Dirt and blood filled his senses, gritty and glorious. The heady reek of his midnight kills always exulted his spirits, confirmed that he was terrible, invincible. He thrived on shadow and darkness and the destruction he could wreak under their cover.
Tonight was no different. He had infiltrated the same hall, had slaughtered his nighttime meal, and now he picked its flesh from within its armored shell as its fellows scrambled away in fear.
The creatures were so pitifully weak. His razor-sharp claws made short work of the ones that tried to fight back. He would eat his fill, gorging on their flesh until his belly swelled, and then lope away into the night, back to the darkling warmth of his nest, there to sleep away the long day to come.
Another sinewy lump slid down his gullet. Shouts rang from the hall’s entrance and the fire of torches followed. The light pierced his eyes. He raised one scaly arm to block it from sight, only to meet the heavy blow of a double-edged sword.
Pesky creatures, to think that they could harm him.
Lightning-quick his claws lashed out at the attacker, but they met not the armored shell nor the muscled flesh it guarded. Power flared and forced them back.
He feared neither blade nor spell. He was immune to magic and metal both, had been endowed with those immunities by his creator. The one who wielded them both would be a troublesome pest, however. His meal forgotten, he sought to silence that newcomer.
It was lithe, even for his swift movements. The blade caught his skin and glanced off again two, three, four times. Magic filled the room and the other creatures, emboldened, started forward with weapons of their own. His claws could not strike. Spells and that double-edged sword both moved to defend almost before he could attack. Torches flashed before him, waved with menacing cries as their bearers backed him into a corner.
There would be no more feasting tonight, not with such resistance as this.
He leapt bodily over the pathetic cluster, felt the sword glance off his hide yet again, and escaped through the same window he had entered. Wrath coursed through him at the disruption, and his stomach gurgled its protest, unsated. Behind him, the creatures vaulted from the window and followed him into the waning night.
No one had ever given him chase before. He made his way slow enough not to lose them, could hear them behind him even now, the fools. If he lured them far enough into the forest, he could secure the rest of his meal. The hunted was truly the hunter. Dawn was near, with its cursed, piercing sunlight—nearer than he had thought—but his cave was not too far distant. There he could take refuge.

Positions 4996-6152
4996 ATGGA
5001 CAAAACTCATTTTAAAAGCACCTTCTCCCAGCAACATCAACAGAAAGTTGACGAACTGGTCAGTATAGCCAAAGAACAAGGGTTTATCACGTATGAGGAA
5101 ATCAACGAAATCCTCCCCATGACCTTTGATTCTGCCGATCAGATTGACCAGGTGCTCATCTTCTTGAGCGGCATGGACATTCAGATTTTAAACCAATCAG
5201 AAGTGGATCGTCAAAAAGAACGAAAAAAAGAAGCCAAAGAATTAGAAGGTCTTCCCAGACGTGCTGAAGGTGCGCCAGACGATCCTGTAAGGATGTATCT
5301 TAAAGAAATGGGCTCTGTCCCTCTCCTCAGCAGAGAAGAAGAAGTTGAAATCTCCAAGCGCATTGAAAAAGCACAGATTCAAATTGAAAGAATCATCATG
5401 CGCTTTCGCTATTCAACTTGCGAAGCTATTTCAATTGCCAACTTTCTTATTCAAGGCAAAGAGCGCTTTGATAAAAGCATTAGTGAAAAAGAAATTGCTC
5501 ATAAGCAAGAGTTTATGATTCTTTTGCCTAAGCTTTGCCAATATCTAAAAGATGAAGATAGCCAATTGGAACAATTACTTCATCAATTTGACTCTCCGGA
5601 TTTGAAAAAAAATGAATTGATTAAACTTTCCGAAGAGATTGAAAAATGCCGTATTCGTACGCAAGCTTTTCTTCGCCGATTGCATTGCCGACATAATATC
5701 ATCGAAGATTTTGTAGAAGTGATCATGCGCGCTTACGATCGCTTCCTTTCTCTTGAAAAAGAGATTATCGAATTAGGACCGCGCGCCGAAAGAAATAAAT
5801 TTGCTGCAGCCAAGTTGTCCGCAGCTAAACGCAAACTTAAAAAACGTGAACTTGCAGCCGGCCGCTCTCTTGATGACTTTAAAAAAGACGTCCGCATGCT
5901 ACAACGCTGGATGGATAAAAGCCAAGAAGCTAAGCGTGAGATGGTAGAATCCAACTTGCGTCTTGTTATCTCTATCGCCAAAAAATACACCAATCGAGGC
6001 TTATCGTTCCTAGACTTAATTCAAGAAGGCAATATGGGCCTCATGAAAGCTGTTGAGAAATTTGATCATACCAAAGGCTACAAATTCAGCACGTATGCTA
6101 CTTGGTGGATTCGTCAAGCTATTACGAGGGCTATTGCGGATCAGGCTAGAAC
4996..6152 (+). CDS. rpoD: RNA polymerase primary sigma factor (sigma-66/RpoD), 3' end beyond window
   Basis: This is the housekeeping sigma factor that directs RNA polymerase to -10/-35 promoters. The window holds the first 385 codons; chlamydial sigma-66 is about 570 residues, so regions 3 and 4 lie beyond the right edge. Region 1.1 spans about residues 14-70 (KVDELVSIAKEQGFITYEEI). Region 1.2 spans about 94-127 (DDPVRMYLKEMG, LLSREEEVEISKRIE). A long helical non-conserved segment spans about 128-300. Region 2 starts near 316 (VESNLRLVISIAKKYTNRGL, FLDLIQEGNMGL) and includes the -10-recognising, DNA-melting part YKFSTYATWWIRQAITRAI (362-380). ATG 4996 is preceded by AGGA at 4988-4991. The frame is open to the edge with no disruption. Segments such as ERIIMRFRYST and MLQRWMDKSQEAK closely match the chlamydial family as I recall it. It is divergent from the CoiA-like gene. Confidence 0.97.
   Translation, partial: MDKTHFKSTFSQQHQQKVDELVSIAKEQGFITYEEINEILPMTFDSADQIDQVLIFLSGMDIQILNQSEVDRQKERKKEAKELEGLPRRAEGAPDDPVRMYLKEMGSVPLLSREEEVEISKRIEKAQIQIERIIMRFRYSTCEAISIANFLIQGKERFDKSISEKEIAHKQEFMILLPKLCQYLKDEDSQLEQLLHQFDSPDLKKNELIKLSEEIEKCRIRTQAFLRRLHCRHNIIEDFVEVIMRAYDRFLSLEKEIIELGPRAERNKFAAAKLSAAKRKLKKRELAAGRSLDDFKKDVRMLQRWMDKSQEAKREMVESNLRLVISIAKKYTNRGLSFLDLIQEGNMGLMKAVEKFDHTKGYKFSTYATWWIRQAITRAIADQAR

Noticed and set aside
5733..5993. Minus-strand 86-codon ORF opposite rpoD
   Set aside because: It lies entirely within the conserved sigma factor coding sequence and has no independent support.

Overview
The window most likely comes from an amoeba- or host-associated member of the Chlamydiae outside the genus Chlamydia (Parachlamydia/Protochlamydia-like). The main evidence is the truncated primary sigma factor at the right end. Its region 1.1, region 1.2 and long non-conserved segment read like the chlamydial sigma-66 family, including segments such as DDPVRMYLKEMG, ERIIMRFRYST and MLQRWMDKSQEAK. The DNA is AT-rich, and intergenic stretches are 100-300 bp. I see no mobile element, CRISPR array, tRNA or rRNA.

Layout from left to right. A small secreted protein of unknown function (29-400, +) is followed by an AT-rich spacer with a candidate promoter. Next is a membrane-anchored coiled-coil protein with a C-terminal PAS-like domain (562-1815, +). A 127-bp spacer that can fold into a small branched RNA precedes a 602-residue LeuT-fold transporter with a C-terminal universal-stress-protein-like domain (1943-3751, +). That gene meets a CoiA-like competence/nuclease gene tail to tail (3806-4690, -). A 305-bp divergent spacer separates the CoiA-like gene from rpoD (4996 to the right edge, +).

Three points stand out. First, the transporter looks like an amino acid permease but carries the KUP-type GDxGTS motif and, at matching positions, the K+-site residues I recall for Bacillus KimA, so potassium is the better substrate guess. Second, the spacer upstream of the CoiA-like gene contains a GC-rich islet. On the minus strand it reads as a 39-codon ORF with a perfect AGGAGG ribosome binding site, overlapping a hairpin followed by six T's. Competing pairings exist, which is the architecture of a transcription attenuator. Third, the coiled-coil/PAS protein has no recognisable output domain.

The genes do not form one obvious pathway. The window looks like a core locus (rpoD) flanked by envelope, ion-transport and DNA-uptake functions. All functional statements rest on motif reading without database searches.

It would make the perfect trap for the meal that pursued him.
Even as he bounded on that course, though, a tantalizing smell drifted across his path. He skidded to a halt and breathed the aroma deeply. It was young, fresh and tender, a smell that made his mouth water. Accustomed to sinewy meals, he treasured those rare, supple morsels of youthful flesh. His heart lurched with anticipation and his legs instantly carried him in pursuit of that smell.
It was not far away, the young one. He crashed through the woods into a clearing and paused to take stock. Gleefully he surveyed the youth, saw the horror flash across its hairless face, felt a twist of gluttony in his gut at the rare treat of which he would partake. The pursuers shouted in the forest behind him, but he had more than enough time to kill this prey and carry it away with him to his nesting place.
The youth saw its death in his eyes. It swung the sword in its hand into a defensive position, body taut with terror.
With a leering grin he lunged. He feared no blades; the metal would glance off his skin, ineffective. As his claws extended to capture his delectable treat, the sword shot forward. It connected with the spot directly between his eyes, and he did not flinch.
There was a sickening crunch of bone, and agonizing pain. Surprise coursed through him in that fleeting instant before death.
Alas, the blade was not metal. It was wood, to which he was not immune.